On September 17, 2017, IRIS hosted a lecture by Dr. Faleh Jabbar on the topics of “State-building and Nationalism in the Middle East.” Dr. Jabbar focused on the historical evolution of nationalism and related it to recent events in the Kurdistan Region, including the upcoming referendum. Students and professors from many disciplines, including International Relations, Engineering, and Business Administration, attended the lecture.
Dr. Jabbar began with a broad definition of nationalism and its constituting factors, defining a common marker among nations as “culture.” He proceeded to explain culture as a phenomenon defined by a common language, race, or religion. Language is the most widespread marker, followed by religion, then race. In some cases, such as that of Japan, a nation’s culture is defined by all three, while in others, such as the United States, there is no common marker.
In order to understand the concept of nationalism, a number of factors must be evaluated, including the history of its development and variable reasons for its emergence. In some societies, such as those of England and France in the sixteenth century, the emergence of nationalism is associated with the industrial capitalist system that emerged at that time. In others, such as those of the Middle East, an agrarian or artisanal sense of nationalism existed a pre-industrial, pre-capitalist, pre-modern context.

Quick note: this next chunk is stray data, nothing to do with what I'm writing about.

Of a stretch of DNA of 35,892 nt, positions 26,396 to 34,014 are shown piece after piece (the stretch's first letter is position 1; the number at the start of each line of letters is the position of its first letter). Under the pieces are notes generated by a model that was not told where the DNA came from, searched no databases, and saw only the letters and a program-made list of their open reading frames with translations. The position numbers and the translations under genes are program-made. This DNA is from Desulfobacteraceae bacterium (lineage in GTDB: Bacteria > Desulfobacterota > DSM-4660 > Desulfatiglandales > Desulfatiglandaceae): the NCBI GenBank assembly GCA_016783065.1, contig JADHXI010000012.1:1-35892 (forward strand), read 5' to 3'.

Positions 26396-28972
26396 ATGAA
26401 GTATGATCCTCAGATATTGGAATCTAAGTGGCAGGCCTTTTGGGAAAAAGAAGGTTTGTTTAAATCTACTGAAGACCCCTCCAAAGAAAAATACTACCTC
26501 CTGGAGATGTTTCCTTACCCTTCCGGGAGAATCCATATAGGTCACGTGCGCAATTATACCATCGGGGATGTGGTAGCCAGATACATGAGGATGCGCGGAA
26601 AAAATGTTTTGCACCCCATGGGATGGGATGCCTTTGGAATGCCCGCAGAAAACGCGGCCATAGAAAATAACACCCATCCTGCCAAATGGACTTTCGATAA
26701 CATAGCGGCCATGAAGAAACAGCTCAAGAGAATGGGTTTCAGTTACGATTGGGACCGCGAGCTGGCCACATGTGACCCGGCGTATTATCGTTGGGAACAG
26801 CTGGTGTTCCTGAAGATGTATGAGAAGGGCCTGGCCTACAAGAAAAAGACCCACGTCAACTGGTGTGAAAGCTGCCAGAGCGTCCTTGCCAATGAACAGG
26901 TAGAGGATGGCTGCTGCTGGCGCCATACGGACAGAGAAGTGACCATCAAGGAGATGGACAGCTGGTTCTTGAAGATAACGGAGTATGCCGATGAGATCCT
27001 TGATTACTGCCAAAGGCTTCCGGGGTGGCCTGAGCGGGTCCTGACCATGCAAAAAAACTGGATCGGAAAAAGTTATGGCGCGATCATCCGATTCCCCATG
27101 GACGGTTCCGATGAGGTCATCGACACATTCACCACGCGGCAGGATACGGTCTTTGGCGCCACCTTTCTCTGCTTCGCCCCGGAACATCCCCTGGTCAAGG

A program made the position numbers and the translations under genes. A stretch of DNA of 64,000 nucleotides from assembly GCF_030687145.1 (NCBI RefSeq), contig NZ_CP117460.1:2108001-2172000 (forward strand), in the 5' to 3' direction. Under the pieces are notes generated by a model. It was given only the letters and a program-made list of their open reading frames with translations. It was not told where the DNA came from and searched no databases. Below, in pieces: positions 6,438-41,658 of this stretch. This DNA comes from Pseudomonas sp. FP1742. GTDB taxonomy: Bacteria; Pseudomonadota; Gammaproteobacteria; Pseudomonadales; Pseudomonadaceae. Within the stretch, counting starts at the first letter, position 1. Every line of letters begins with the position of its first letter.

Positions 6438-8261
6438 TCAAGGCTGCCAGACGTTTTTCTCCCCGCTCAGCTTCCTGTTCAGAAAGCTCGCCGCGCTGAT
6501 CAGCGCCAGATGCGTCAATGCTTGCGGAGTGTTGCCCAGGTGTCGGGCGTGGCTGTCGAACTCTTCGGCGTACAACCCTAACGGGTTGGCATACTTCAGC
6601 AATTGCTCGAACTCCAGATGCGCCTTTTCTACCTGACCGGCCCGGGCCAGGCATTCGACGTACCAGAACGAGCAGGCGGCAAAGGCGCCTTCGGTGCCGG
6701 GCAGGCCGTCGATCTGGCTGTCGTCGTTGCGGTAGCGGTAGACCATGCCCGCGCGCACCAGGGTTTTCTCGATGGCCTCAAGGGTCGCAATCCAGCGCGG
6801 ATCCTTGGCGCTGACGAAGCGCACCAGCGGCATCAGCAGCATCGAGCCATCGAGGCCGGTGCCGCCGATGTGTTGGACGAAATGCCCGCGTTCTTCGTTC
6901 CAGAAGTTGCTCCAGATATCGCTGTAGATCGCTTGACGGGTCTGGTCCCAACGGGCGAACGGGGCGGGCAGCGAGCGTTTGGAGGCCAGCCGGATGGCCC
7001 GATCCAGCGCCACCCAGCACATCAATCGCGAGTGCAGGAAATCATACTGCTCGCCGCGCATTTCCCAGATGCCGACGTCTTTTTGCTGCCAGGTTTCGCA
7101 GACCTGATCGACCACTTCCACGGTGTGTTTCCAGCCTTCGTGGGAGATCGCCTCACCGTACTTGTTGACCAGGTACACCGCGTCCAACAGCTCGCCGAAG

Dr. Jabbar aimed to revise the ways in which nationalism had been defined early on by France and later Germany. He asserted that nations in the Middle East -- and the Kurds in particular -- needed to have constant referenda to agree on being nations, as divisions that inhibited nationalism in older generations needed to be constantly reevaluated by new generations.
Nationalism on the basis of language, Dr. Jabbar claimed, is problematic because there are many different linguistic groups in the region. Multilingual states are the rule rather than the exception. Languages are thousands of years old, and the era of nation states--brought about by capitalism, industrialism, and modernity--allowed the myth of nationalism on the basis of language to emerge.
Dr. Jabbar is one of the leading experts on Iraq, Kurds, and Nationalism and has written extensively on these topics. His books include:
A podcast of the lecture is available here.